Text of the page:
Healthy growth of renewable energy

By Dr. Mae-Wan Ho, Director, Institute of Science in Society

renewable-energyDespite the severe downturn of the global economy in 2009, renewable energy continued its meteoric rise. At the end of 2009, fully one quarter of global power capacity (1230 GW) is renewable, delivering 18% of global electricity supply, according to the report issued by the Renewable Energy Network for the 21 Century (REN21). This is more than three times the global nuclear generating capacity and about 38% the capacity of fossil fuel-burning power plants worldwide. Renewable energy is “hitting a tipping point”, said Christopher Flavin of Worldwatch Institute, one of the seven authors of the report, “There is now good reason to be optimistic.”

Rethink plan to release GM mosquitoes

THE Consumers Association of Penang (CAP) is shocked to note the statement by the Minister of Health, Datuk Seri Liow Tiong Lai, as reported by the media yesterday, that field testing for genetically modified (GM) mosquitoes has been approved by the National Biosafety Board.

This, despite the globally acknowledged fact that anything that is genetically modified, plant or animal, is not stable.

Abolish subsidies for sustainable water supply and water wastage reduction

water-wastageCAP is against any water supply subsidies that are being given to consumers in Penang and Malaysia if we are to become a water-efficient nation.  We are appalled to learn that the domestic water subsidy in Penang had reached the level of RM41 million last year.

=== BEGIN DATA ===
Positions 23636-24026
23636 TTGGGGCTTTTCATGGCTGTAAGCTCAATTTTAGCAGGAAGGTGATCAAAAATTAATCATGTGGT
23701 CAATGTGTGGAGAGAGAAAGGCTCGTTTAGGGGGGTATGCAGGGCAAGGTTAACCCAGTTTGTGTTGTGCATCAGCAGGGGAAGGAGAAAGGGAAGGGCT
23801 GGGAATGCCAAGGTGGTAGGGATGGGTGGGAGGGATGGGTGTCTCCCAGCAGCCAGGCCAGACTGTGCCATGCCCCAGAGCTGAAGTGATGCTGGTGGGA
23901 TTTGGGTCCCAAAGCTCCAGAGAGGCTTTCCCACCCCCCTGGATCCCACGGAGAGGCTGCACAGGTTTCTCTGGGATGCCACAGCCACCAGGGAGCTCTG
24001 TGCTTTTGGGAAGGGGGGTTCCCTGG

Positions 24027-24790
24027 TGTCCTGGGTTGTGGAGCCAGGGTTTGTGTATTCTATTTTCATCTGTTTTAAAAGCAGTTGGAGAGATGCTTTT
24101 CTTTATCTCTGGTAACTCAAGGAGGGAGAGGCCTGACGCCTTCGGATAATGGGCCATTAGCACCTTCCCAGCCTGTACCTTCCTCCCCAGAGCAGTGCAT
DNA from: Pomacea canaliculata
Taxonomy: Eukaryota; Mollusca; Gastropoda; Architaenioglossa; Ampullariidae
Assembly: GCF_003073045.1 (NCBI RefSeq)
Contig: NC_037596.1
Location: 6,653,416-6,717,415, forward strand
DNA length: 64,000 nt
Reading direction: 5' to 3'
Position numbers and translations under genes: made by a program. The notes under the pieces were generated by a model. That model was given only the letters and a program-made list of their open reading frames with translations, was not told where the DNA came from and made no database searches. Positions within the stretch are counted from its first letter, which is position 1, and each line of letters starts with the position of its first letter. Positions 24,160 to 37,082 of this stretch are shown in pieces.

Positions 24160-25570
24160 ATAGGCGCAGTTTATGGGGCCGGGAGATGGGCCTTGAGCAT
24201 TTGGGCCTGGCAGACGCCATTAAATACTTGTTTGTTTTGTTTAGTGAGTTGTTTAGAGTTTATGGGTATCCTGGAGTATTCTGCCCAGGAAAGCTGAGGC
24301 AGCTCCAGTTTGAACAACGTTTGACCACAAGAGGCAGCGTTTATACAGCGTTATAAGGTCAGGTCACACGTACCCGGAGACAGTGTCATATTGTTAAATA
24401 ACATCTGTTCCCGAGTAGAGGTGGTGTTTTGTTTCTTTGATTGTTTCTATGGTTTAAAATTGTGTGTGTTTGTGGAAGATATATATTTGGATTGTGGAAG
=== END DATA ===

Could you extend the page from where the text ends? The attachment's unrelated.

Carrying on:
Without appreciating the true value of water, consumers will not use water wisely. Cheap water is not the solution.  If water is too cheap, people will continue to wash their cars everyday, leave the tap running and water their gardens unnecessarily.  This has been proven in Penang.

Nuclear plants move offshore

By Karl Grossman

Russia has embarked on a scheme to build floating nuclear power plants to be moored off its coasts — especially off northern and eastern Russia — and sold to nations around the world.

“Absolutely safe,” Sergei Kiriyenko, director-general of Rosatom, the Russian state nuclear energy corporation, told Reuters as the barge that is to serve as the base for the first floating plant was launched recently in St. Petersburg.

However, David Lochbaum, senior safety engineer at the Union of Concerned Scientists (UCS), describes an accident at a floating nuclear power plant as “worse” than at a land-based plant.